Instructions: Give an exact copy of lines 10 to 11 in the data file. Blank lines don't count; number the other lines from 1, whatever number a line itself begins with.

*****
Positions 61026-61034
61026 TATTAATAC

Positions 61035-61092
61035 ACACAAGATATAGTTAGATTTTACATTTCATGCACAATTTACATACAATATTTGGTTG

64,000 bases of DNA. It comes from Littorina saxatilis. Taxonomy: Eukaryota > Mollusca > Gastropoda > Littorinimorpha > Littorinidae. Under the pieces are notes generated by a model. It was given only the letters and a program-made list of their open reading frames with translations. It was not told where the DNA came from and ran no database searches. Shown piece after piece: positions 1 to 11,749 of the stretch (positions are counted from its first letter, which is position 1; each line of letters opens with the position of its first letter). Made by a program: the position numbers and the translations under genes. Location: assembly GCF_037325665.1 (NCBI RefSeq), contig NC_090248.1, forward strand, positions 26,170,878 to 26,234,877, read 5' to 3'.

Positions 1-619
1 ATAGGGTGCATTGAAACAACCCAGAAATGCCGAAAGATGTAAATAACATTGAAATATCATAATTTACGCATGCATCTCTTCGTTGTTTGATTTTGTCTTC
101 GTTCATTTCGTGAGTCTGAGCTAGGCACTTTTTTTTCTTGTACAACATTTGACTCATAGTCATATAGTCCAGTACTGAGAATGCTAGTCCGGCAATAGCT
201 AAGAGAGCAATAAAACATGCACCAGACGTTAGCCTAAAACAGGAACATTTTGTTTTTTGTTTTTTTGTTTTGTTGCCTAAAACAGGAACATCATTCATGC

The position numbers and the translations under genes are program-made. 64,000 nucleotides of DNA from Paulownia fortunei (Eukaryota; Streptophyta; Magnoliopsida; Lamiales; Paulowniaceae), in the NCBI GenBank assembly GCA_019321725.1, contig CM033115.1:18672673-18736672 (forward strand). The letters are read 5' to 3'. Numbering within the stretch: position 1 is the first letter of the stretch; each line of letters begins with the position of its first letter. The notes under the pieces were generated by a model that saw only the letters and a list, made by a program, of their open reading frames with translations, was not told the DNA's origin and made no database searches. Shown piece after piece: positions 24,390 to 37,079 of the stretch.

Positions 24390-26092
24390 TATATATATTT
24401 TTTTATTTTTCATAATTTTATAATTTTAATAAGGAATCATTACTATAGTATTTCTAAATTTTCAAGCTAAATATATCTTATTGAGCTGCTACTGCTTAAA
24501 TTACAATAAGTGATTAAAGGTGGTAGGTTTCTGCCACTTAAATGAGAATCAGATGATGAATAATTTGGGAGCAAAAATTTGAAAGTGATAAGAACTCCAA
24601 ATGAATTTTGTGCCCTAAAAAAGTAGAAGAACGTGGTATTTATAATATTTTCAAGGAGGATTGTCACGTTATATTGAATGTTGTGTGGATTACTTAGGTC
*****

The position numbers and the translations under genes are program-made. 64,000 nucleotides of DNA from Paulownia fortunei (Eukaryota; Streptophyta; Magnoliopsida; Lamiales; Paulowniaceae), in the NCBI GenBank assembly GCA_019321725.1, contig CM033115.1:18672673-18736672 (forward strand). The letters are read 5' to 3'. Numbering within the stretch: position 1 is the first letter of the stretch; each line of letters begins with the position of its first letter. The notes under the pieces were generated by a model that saw only the letters and a list, made by a program, of their open reading frames with translations, was not told the DNA's origin and made no database searches. Shown piece after piece: positions 24,390 to 37,079 of the stretch.

Positions 24390-26092